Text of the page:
It happened in February, 2000
When death ghosts you, so does closure
It’s hard to believe that the last email he ever sent me bore the subject: Escape from New York. It was too poetic, even for him. It was the reply all a week later that prompted me to open it, ready to silently chastise the sender for sending his well wishes and surprise over a move west to everyone Rich had emailed. The words still pack a punch to the guts: Rich was dead.
We hadn’t even made our Valentine Resolutions.
It was a quiet December evening on the border of Chinatown just before the Christmas holiday. He was leaving for Montana to visit his family, and I Michigan, but we carved out the time and space for a holiday dinner in a lovely Italian bistro. That we would be dining on copious amounts of bread and pasta next door to one of the best Chinese restaurants was of no consequence. That’s just how we did things.
Being it Christmas and all, I had spent numerous hours painstakingly detailing a Ken doll until it resembled a dirty bondage Village People-esque caricature, complete with accessories. It was the most thoughtful gift I could think of at the time. That’s how it is when you are in your early 20s and one of your best friends in a gay man in his mid-30s.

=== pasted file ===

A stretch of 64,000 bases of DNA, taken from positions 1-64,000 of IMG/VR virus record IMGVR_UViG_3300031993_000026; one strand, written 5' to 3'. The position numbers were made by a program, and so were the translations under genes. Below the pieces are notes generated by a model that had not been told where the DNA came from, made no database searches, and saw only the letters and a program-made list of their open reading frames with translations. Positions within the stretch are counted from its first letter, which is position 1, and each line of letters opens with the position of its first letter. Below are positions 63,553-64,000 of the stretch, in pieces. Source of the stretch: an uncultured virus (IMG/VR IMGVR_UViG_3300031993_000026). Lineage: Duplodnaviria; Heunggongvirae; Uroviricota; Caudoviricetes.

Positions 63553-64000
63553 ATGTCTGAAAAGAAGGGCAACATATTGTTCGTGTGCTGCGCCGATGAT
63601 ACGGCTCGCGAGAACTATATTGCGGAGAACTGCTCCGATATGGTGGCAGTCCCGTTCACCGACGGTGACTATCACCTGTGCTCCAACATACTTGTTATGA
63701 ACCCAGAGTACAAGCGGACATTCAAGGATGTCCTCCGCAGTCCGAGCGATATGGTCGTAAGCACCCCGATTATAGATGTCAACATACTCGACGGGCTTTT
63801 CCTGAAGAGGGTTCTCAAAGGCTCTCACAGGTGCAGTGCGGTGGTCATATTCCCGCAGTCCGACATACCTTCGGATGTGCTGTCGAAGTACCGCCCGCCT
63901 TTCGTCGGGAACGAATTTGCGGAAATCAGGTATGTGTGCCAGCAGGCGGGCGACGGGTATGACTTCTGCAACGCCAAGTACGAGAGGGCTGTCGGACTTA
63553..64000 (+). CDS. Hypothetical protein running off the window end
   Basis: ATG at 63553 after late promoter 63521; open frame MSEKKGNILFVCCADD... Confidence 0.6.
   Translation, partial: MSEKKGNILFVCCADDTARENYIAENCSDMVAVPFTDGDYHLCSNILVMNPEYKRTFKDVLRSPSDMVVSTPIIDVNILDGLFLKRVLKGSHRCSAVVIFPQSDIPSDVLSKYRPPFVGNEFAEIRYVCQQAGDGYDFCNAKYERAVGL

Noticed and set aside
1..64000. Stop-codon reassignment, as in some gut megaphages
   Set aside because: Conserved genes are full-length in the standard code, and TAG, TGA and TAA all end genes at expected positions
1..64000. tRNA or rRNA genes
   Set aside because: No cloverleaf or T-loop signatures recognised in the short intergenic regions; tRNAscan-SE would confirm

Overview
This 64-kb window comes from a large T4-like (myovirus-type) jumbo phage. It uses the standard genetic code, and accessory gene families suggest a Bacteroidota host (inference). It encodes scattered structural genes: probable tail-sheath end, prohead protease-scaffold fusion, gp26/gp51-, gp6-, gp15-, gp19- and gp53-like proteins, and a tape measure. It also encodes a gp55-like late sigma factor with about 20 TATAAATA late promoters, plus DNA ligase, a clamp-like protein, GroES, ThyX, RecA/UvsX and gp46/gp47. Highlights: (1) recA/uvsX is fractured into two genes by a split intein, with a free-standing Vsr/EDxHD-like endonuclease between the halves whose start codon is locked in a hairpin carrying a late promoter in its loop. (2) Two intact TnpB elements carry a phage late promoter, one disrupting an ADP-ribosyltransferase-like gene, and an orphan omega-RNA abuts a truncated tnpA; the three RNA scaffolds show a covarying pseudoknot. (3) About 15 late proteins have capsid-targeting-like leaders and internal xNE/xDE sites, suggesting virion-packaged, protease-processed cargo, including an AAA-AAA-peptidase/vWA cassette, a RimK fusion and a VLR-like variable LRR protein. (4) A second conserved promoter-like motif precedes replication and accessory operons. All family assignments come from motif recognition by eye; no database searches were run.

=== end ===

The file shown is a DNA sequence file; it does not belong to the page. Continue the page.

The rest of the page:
Since meeting, Rich had fed me a steady diet of books; Graham Greene, Michael Chabon, and a myriad of other authors and books that never once hit my undergrad lit reading lists. It was as amazing a discovery as shopping in Brooklyn and taking the N train all the way to Coney Island with Kevyn. His philosopher soul came alive with talk of books and wore away his weary lawyer-ish exterior.
He handed me a bag from Borders over the table as we settled into our glasses of wine. “I didn’t wrap them,” he stated obviously. There were two books in the bag; the first a large tome of the first three of Armisted Maupin’s Tales of the City because, “You remind me of a character in the book. Read it. You’ll understand.” And the second, a favorite of his: Angels in America — as gorgeously carved of words as the Bethesda Fountain was of stone.
It would be just over two years later that I would be back in Michigan, sitting in my shared Ann Arbor office when I saw the string of emails — reply alls to the email from the week before. I opened the first in the series my impatience for responses to all on a larger distribution expecting surprise and well wishes.
My ire drained cold as I read the sentences. Details were still unknown, apologies for the email, his cleaning lady found him, he was gone. I don’t remember walking across the office building, but I was in a bathroom stall, crying. It simply could not be true. Rich couldn’t have died. He was moving to Arizona. He was giving up 16 hour work days and retreating to the desert.